Types of VoIP Video ConferencesBy:Robert Pepper (G+)
There are two basic types of video conferences, point to point, and multipoint. The teleconferencing hardware can be as simple as a webcam on a computer, or be an entire system of large screens and hi-fidelity audio designed to make you feel like you’re in the same room with a person you’re communicating with from halfway across the world.
A point to point video conference, as the name suggest, only involves two parties. This is the most common kind of video conference. A P-to-P videoconference is easy to set up. One party connects to the other directly, they have their meeting, and the conference ends when one person ends the call. Having a point to point videoconference does not require sophisticated hardware and software. You can just use Skype and a laptop webcam if you like.
Having three or more locations usually requires a conference bridge. For audio only, many business VoIP providers are able to squeeze many different callers into one line, but video requires much higher bandwidth. Each video requires more bandwidth the higher quality and larger it is. For example, a low quality video that takes up 1/16th of the screen will use ~28 kbps; a medium quality video that takes up 1/4th of the screen uses ~128 kbps; and a full screen of high quality will need ~512 kbps. Remember, also, that each additional video needs that much bandwidth as well. So, four 1/4th screen videos will require as much bandwidth as one full screen video.
You are not limited to only having one screen, or only using a computer. A set-top or appliance videoconferencing system is a package of a monitor screen and a built-in camera. Often these systems are kept on carts, and can be rolled into a conference room corner after the meeting, or into another room. A set top video conferencing system is good for small and medium sized meetings.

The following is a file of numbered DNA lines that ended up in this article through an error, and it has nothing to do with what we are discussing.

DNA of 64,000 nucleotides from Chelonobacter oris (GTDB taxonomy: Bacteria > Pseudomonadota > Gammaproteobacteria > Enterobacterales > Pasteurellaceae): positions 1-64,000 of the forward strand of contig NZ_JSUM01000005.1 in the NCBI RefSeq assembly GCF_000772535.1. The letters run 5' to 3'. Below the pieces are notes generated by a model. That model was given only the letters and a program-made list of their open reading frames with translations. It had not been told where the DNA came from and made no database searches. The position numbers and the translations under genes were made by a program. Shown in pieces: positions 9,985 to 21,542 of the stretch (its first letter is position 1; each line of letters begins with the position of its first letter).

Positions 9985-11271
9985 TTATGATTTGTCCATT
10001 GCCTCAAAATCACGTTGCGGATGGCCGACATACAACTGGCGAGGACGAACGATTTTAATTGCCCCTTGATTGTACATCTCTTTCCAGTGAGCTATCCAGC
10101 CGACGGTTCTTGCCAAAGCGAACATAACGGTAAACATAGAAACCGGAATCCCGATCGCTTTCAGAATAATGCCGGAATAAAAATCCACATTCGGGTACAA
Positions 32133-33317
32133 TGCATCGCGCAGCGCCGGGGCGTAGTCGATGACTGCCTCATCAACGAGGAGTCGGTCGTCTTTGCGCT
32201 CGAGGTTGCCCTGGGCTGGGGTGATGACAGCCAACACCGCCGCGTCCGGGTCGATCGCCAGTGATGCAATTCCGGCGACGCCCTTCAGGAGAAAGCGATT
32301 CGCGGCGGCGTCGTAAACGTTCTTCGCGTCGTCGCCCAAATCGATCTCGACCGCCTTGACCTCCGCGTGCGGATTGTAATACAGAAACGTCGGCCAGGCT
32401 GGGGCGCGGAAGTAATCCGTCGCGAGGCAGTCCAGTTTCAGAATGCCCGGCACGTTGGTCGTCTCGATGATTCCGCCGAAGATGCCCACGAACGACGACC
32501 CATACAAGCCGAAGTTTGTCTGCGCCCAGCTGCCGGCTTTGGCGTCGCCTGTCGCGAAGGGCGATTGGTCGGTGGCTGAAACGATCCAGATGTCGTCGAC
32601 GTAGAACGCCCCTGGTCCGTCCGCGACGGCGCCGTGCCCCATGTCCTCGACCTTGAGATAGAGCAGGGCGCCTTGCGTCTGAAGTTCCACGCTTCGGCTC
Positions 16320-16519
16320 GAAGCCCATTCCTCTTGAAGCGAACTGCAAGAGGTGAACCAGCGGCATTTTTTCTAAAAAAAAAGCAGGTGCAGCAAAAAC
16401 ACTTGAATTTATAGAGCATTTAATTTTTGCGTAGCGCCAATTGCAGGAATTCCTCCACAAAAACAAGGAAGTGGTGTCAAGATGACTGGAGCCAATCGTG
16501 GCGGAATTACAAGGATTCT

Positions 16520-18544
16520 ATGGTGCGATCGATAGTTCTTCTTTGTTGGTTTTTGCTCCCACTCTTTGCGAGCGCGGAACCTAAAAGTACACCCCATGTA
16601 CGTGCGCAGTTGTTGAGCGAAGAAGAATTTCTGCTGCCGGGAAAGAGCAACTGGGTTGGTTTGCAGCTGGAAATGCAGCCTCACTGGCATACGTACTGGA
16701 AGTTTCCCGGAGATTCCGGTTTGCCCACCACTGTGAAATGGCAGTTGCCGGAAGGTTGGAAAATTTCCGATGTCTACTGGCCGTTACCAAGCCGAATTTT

Room videoconferencing, also called “integrated videoconference rooms” is when you build the infrastructure needed for a video conference into the conference room itself. This is a significant investment, but it has many advantages. This kind of system usually has one main camera directed at a presenter. Peripheral cameras are strategically mounted at other points of interest, and can be controlled automatically by software, or manually by a participant. In an integrated room, the lighting, microphones and cameras are all placed in optimal locations, as are the wires and cables, as well. Most importantly, the screen itself is centrally located, so the “tele-participants” are all involved in the discussion.
The best quality of video conference is Telepresence. Telepresence uses the highest quality cameras and microphones, the largest screens, and requires the most bandwidth. Telepresence gives the impression that you are in the same room with the other participants. It is a total immersion experience that, for practical purposes, eliminates geographic limitations. Although telepresence can require a significant outlay, the investment can cut down on the need for travel, and lead to productivity gains.